Haddon Hall: 'Sullivan sans Gilbert' does not disappoint thanks to the BBC Concert Orchestra and John Andrews

The English Civil War is raging. The daughter of a Puritan aristocrat has fallen in love with the son of a Royalist supporter of the House of Stuart. Will love triumph over political expediency and religious dogma?

Beethoven’s Choral Symphony and Choral Fantasy from Harmonia Mundi

Beethoven Symphony no 9 (the Choral Symphony) in D minor, Op. 125, and the Choral Fantasy in C minor, Op. 80 with soloist Kristian Bezuidenhout, Pablo Heras-Casado conducting the Freiburger Barockorchester, new from Harmonia Mundi.

Taking Risks with Barbara Hannigan

A Louise Brooks look-a-like, in bobbed black wig and floor-sweeping leather trench-coat, cheeks purple-rouged and eyes shadowed in black, Barbara Hannigan issues taut gestures which elicit fire-cracker punch from the Mahler Chamber Orchestra.

Alfredo Piatti: The Operatic Fantasies (Vol.2) - in conversation with Adrian Bradbury

‘Signor Piatti in a fantasia on themes from Beatrice di Tenda had also his triumph. Difficulties, declared to be insuperable, were vanquished by him with consummate skill and precision. He certainly is amazing, his tone magnificent, and his style excellent. His resources appear to be inexhaustible; and altogether for variety, it is the greatest specimen of violoncello playing that has been heard in this country.’

Those Blue Remembered Hills: Roderick Williams sings Gurney and Howells

Baritone Roderick Williams seems to have been a pretty constant ‘companion’, on my laptop screen and through my stereo speakers, during the past few ‘lock-down’ months.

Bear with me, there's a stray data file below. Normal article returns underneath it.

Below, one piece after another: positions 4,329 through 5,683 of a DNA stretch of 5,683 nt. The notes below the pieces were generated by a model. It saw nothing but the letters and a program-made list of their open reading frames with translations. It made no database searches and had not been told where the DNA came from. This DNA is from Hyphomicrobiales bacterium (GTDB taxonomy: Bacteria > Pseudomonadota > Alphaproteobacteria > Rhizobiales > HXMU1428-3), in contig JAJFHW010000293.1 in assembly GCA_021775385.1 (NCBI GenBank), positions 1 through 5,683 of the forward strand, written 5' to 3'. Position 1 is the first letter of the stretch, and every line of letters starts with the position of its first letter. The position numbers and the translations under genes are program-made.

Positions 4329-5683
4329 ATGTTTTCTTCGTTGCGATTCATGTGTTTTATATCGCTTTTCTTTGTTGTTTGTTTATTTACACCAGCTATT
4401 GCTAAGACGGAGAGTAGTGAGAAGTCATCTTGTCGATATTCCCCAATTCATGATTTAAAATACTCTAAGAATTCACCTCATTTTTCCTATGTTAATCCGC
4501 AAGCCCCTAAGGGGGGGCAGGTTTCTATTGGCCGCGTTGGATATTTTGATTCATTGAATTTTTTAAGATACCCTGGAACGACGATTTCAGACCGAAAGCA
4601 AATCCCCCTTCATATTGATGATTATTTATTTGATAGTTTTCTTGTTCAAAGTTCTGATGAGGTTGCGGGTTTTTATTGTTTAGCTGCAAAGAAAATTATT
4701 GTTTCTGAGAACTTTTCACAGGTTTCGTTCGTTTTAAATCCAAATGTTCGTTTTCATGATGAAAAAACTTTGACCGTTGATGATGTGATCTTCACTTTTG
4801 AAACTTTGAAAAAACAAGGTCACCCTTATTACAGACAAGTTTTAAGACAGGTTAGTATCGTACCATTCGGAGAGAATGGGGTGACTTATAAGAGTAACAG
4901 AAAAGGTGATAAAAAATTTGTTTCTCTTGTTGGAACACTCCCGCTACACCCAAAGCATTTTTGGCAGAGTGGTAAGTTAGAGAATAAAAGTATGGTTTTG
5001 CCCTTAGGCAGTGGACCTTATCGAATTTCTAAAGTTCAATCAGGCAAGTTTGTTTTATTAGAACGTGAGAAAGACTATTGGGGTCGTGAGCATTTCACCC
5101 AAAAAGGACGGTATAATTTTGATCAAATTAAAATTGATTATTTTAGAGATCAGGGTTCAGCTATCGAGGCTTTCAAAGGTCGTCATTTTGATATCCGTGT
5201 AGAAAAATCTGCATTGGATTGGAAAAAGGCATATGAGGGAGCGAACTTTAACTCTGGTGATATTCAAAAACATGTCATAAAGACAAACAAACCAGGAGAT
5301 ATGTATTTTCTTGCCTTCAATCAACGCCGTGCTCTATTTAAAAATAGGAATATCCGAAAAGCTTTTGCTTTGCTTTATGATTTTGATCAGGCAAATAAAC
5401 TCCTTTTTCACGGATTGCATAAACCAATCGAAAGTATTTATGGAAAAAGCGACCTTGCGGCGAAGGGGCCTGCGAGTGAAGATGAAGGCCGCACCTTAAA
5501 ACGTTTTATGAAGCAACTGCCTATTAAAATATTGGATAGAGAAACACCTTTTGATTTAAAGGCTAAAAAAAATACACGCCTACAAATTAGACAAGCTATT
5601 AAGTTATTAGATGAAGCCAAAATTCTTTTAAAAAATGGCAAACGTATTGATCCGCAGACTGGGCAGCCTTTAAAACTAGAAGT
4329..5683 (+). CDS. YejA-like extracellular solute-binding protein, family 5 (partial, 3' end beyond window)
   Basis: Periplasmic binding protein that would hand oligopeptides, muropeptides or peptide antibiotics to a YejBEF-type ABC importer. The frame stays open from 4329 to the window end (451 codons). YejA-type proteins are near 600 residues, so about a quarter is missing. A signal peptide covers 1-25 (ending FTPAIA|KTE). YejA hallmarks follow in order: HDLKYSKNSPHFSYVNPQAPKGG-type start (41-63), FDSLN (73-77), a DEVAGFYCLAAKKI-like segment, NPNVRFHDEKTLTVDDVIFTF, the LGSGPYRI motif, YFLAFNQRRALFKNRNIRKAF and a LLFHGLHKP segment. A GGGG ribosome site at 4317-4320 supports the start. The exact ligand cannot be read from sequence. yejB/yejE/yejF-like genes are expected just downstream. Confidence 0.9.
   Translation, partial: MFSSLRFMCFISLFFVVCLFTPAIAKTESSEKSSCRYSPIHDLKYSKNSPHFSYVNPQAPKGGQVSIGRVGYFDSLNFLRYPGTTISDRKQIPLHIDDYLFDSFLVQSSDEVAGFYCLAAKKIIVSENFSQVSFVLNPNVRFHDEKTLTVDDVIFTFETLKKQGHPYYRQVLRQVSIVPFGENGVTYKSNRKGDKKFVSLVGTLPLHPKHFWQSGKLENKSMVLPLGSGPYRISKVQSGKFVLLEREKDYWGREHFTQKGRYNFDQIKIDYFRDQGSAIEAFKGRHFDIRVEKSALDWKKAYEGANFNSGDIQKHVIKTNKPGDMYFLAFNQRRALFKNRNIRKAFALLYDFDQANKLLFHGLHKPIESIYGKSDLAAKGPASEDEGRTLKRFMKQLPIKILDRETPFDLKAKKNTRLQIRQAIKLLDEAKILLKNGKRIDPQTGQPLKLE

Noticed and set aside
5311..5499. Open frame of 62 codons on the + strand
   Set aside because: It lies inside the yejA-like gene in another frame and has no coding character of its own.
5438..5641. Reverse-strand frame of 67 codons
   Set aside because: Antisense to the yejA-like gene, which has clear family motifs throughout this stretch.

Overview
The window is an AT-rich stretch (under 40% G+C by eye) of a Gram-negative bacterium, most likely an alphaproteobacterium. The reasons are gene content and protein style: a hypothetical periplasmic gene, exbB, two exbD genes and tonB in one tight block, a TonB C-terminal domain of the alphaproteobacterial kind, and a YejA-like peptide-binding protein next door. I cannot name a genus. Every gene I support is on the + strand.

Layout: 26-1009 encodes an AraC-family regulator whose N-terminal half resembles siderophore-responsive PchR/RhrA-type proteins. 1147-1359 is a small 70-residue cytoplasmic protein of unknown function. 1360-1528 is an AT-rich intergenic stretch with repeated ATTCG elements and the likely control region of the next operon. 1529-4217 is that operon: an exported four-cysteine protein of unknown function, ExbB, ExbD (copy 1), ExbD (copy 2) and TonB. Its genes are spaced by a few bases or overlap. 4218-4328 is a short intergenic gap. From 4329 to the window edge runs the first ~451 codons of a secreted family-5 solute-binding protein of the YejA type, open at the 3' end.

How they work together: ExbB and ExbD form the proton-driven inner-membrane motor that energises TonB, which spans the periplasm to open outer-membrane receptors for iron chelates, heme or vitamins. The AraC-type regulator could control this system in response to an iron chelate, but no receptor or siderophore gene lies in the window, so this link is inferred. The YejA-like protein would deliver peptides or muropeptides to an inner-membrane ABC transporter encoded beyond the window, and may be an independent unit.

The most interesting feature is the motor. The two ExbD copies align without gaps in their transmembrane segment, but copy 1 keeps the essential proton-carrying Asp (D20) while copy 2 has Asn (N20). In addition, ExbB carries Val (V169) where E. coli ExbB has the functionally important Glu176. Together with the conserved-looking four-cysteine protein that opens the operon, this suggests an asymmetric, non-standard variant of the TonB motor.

Bruno Ganz and Kirill Gerstein almost rescue Strauss’s Enoch Arden

Melodramas can be a difficult genre for composers. Before Richard Strauss’s Enoch Arden the concept of the melodrama was its compact size – Weber’s Wolf’s Glen scene in Der Freischütz, Georg Benda’s Ariadne auf Naxos and Medea or even Leonore’s grave scene in Beethoven’s Fidelio.

OPERA TODAY ARCHIVES »

Recordings

NAXOS 636943988527
26 May 2020

Richard Danielpour – The Passion of Yeshua

A contemporary telling of the Passion story which uses texts from both the Christian and the Jewish traditions to create a very different viewpoint.

Richard Danielpour – The Passion of Yeshua

Miryam Magdala – Hila Piltmann (soprano); Narrator (Talmuda) – Matthew Worth (baritone); Yeshua – Kenneth Overton (baritone); Miryam – J’Nai Bridges (mezzo-soprano); Kefa/Pilate – Timothy Fallon (tenor); Kayafa – James K Bass (baritone); UCLA Chamber Singers (prepared by James K. Bass); Buffalo Philharmonic Chorus (prepared by Adam Luebke); Buffalo Philharmonic Orchestra; JoAnn Falletta (conductor); Recorded 13-14 April 2019, Kleinhaus Music Hall, Buffalo, New York, USA.

NAXOS 636943988527 [2CDs]

$20.47  Click to buy

The Passion of Yeshua is a dramatic oratorio by the contemporary composer Richard Danielpour. Written in 2017, the work has been issued by Naxos in a performance recorded in 2019 with the Buffalo Philharmonic Orchestra, conducted by JoAnn Falletta with the Buffalo Philharmonic Chorus, UCLA Chamber Singers and soloists Hila Plitmann, Matthew Worth, Kenneth Overton, J’Nai Bridges, Timothy Fallon and James K. Bass.

The work is a Passion Oratorio, that is an oratorio written for concert purposes telling the passion story, as opposed to a Passion which sets the Gospel texts and is written for performance in church. (With the adoption of Bach’s Passions as concert works we have rather lost the distinction between the two works).

Danielpour has assembled the text himself from both the Christian Gospels and Hebrew Scriptures, to create a work which uses both Hebrew and English for its text. Danielpour’s aim seems to have been to get back to an earlier conception of Jesus, perhaps a more Jewish conception, which avoids the ‘1800 years of European accretions and horrible acts that were committed in Europe in the name of Christianity.’ Many of the Hebrew texts, which are sung by the chorus and by the two soprano soloists (as Miryam Magdala and Miryam) are Messianic texts. Another deliberate intention by Danielpour was to bring the role of these two women forward, Miryram Magdala (Mary Magdalene) and Mary the mother of Jesus (Miryam) as they are present in the Gospels but never to the forefront. Women seem to have played a significant role in Jesus’ mission, but the creating of the synoptic Gospels during the Roman Empire effectively removed the women from the narrative.